Here on the Mishimoto Engineering blog, we often put our high-tech engineering tools on display. Tools like our DynaPacks, Faro Design ScanArm, or 3D printers are crucial components to our engineering process. Each of them provides us with precise performance feedback or increases efficiency when designing products, making them invaluable in the engineering process. But what happens after the engineering is completed? Naturally, we needed a method of showing off new parts that's on par with all of the other sophisticated tools in our arsenal.
Enter the Ortery
- Posted: June 10, 2021Continue Reading »
Keeping your engine temperature in check is essential to your vehicle running at peak performance. Overheating can lead to gasket failures or even warping and damage to critical engine components. Here at Mishimoto, we have plenty of experience keeping your engines cool through hardware, but we rarely dive into the coolant running through the heat exchangers and cooling passages.
The mixing of these various coolant makeups is often debated since some play nice with each other, while others will cause trouble within your cooling system. Before we get into that, let's dive into the different coolant makeups.
IATs and OATs and HOATs, Oh my!
Generally, the different coolants are signified by what color the coolant is dyed. That simplifies the purchasing process by indicating a specific chemical compound that will work best for your vehicle. Most of the coolant's makeup is distilled water, but it's mixed with a concoction of products to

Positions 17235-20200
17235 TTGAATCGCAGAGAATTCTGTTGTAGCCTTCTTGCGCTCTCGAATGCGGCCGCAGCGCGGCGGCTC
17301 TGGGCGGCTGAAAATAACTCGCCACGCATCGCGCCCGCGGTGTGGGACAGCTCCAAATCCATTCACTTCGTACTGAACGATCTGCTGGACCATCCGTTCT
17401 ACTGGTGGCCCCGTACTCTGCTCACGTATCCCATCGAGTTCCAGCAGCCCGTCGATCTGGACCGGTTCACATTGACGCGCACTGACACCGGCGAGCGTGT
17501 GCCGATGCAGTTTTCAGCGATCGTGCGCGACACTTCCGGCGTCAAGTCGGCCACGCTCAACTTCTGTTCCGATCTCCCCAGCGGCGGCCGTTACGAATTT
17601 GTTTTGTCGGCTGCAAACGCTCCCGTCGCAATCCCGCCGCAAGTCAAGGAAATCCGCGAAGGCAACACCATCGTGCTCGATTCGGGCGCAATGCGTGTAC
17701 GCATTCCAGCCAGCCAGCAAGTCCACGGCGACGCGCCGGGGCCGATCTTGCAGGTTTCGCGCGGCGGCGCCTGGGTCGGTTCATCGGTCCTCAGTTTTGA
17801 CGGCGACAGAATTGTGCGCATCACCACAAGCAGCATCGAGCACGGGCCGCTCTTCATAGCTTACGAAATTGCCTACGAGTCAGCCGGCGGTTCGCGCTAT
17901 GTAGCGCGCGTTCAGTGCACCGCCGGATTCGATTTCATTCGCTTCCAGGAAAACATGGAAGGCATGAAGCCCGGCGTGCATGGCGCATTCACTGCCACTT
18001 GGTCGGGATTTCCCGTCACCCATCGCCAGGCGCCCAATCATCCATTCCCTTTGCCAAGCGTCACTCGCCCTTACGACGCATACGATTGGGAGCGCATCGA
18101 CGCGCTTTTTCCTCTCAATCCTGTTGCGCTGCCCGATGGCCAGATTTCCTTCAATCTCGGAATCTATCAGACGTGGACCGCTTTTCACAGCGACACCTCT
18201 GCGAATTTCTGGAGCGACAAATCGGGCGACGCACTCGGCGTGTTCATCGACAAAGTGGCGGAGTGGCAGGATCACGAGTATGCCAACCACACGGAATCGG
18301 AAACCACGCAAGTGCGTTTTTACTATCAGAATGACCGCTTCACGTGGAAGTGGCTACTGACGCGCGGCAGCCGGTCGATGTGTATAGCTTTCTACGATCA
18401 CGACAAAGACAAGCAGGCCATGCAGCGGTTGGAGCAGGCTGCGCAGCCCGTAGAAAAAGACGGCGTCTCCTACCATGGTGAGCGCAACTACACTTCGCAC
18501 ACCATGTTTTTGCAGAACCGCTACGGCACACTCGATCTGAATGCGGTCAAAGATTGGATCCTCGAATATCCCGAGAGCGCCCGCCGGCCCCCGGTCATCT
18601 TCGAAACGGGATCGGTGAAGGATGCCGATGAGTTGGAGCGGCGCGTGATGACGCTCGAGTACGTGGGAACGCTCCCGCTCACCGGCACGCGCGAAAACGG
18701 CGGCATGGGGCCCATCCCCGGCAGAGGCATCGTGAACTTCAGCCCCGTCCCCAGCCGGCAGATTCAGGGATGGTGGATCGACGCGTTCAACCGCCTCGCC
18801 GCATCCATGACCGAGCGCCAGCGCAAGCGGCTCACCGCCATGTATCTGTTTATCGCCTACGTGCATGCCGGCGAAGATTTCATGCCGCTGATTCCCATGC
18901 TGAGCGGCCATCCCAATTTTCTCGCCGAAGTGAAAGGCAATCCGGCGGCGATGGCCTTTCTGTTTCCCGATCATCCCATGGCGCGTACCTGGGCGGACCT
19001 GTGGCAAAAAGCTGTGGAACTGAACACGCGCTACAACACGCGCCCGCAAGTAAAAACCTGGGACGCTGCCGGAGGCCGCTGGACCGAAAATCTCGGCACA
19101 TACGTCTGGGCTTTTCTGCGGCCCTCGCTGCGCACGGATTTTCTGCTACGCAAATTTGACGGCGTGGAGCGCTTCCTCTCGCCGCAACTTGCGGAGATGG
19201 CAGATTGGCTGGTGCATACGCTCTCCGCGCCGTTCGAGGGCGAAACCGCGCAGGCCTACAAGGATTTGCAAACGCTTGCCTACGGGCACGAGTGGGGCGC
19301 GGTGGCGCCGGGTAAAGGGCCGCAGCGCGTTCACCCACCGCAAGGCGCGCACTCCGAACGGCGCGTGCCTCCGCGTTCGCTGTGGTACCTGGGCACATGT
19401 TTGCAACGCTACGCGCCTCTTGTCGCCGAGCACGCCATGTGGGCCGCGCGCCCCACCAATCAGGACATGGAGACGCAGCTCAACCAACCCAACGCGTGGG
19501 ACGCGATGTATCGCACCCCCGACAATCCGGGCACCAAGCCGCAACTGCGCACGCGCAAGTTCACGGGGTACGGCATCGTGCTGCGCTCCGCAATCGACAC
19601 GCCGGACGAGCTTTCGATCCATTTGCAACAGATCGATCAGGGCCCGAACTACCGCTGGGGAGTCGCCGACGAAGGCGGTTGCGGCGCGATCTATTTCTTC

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Every internal combustion requires air and fuel to run correctly. No matter how complex the engines can get, the perfect mixture of oxygen and gas or diesel is needed to continue the series of controlled explosions that ultimately propel you to work in the morning. In the days of yore, otherwise known as the time basically before the 1980s, this mixture is achieved with the lost art of carburetor tuning. We're no longer in the stone ages, so modern engines rely on electronic fuel injection or EFI to accomplish the perfect fuel mixture. The vehicle's computer sorts it out. How exactly? I'm glad you asked!
It all boils down to the means of metering the amount and quality of the air entering the engine. From there, the engine control unit, or ECU, can instantly adjust the air to fuel mixture, with no need to break out the flathead screwdrivers with a sudden temperature change. For many vehicles on the road today, there are two main strategies for engine tuning, MAF and Speed Density.